The French president Emmanuel Macron is as flighty as the movie character he most resembles, Harold Chasen, the eponymous sillyboy boy in Harold and Maude. As the world’s economies shudder under a variety of eco-angst initiatives, uncertainty over Brexit, the disruptions of Trump’s steely tariff initiatives, and the truculence of a surprised China, the blinking boy wonder jettisoned all the careful laid plans for the G7 meeting in Biarritz and announced without warning that the summit should focus on the ’emergency’, the ‘international crisis’ of (as one news report put it) ‘the record number of fires ravaging the Amazon jungle.’ ‘Our house is burning. Literally,’ Macron squeaked in a tweet Thursday, even as he elsewhere accused Bolsonaro of lying to him about Brazil’s effort to combat the great green phantom, ‘Climate Change.’

This took everyone, including Brazil’s president Jair Bolsonaro, who was not present in Biarritz, by surprise. Bolsonaro swiftly fired back an angry, articulate response pointing out that 1) the Amazon was a treasured part of Brazil’s national identity (read: none of your business, Frenchie), 2) Brazil was devoting great resources, including military resources, to battling the fires, and 3) there were fires every year in the Amazon, fewer in wet years, more in drier years, which this was.

President Bolsonaro might have also pointed out that, far from there being a ‘record number’ of fires in the Amazon this year, there were actually far fewer this year than in many recent years as this chart shows.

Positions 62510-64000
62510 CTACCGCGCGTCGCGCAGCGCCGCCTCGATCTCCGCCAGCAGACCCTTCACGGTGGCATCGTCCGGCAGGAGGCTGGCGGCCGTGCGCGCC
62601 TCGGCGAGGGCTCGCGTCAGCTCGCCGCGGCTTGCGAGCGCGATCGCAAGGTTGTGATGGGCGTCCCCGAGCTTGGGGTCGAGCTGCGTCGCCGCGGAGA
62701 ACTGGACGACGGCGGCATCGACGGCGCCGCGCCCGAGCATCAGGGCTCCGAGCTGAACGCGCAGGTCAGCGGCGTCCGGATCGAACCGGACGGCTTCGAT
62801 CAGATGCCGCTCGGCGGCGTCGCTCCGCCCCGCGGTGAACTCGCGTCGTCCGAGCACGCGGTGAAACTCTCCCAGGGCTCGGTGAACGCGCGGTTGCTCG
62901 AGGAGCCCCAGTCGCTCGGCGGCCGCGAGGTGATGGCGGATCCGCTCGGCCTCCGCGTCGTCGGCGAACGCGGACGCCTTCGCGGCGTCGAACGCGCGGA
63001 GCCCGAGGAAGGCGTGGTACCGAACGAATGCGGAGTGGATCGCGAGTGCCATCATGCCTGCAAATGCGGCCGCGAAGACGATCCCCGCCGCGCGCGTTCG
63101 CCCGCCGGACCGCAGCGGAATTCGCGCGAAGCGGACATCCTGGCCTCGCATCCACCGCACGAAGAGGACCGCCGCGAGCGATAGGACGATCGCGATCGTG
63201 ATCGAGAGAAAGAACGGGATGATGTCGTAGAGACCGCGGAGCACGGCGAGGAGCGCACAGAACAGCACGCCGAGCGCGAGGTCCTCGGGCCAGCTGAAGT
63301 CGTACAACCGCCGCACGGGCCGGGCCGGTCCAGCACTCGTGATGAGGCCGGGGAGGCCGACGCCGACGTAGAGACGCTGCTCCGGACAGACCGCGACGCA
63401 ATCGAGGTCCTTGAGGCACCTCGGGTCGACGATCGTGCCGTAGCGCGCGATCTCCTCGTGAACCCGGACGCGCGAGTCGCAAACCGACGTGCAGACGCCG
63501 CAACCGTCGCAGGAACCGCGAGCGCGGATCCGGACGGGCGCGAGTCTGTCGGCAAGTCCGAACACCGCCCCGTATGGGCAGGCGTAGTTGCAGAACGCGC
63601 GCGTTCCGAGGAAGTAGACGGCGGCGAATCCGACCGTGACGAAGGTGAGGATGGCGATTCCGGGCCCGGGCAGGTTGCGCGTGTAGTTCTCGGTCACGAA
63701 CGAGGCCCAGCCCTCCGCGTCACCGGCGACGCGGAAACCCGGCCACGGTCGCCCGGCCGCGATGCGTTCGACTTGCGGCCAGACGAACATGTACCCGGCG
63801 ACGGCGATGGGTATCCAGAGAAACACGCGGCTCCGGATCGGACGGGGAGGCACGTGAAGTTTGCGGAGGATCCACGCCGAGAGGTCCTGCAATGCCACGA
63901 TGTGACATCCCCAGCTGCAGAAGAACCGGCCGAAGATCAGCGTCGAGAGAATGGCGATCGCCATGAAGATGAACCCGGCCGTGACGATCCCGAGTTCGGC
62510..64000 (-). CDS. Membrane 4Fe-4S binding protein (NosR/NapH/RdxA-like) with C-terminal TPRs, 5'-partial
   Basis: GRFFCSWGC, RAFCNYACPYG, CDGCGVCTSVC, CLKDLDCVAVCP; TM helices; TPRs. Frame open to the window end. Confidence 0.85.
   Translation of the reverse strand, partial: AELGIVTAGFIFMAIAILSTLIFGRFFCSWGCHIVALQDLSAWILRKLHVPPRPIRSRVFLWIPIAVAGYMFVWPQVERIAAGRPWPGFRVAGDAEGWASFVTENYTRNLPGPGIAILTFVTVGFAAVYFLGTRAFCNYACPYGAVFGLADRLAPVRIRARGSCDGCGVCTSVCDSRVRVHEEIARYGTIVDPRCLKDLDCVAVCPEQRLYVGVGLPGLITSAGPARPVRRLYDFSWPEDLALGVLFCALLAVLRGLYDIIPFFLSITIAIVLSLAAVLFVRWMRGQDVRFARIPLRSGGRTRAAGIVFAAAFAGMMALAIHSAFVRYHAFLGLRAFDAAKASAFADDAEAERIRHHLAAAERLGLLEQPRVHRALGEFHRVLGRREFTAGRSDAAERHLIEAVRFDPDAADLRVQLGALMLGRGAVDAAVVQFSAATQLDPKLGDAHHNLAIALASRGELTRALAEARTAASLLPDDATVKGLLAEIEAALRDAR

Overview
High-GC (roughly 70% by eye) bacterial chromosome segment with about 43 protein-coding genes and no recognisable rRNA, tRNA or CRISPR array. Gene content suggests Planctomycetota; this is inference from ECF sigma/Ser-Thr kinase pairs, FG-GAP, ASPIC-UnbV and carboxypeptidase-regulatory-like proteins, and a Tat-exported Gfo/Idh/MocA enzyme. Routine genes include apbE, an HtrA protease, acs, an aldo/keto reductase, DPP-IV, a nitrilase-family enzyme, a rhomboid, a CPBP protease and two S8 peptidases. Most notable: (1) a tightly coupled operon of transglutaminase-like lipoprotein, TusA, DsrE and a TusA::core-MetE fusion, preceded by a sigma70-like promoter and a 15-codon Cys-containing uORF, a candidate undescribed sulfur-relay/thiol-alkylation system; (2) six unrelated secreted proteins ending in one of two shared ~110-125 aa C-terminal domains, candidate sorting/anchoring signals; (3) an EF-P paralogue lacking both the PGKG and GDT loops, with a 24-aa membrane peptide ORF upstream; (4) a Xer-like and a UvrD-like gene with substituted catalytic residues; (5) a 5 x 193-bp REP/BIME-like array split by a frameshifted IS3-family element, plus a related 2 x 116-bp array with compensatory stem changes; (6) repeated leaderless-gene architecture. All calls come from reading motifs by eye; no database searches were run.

Being of a more charitable disposition than I am, President Bolsonaro also forbore to point out that the picture Macron featured in his horror story depicted not a fire in 2019 but was in fact snapped by the American photojournalist Loren McIntyre in 1989.

What is the moral of this little exercise in international virtue signaling? Perhaps the most important is that while climbing on to the climate change bandwagon may seem to offer free karma points to politicians in search of a little existential polish, it comes at the pronounced risk of making oneself look foolish when the lies, exaggerations, and profound ignorance of scientific fact is exposed.

These days politicians and media figures like the wretched Bill Maher believe that they can scoop up sympathy and admiration from their audiences by intoning baseless platitudes about ‘climate change,’ much as preachers of yore did so by railing against the evils of fornication or demon drink. It’s obnoxious partly because it’s hypocritical, as the example of Prince Harry and his touchy American wife shows — zipping around the world in private jets while decrying CO2 emissions and climate change — partly because it is such a cynical deployment of hectoring ignorance.

The outcry over ‘climate change’ (what we used to call ‘global warming,’ until the evidence that the globe was not, in fact, warming became incontrovertible) has very little to do with any genuine concern about the environment and everything to do with 1) the ecstasy of gratuitous self-righteousness that comes from repeating, mantra-like, clichés dear to one’s own tribe and 2) the weaponization of those sentiments in a program of anti-Western economic redistribution.  It’s a tactic that is repellent for its moralizing sanctimoniousness, and evil for its economic implications.

It is also part of a larger war against Western, and especially American, thriving, but that may be taken as given whenever the subject is the preening exhibitionism of liberal elites.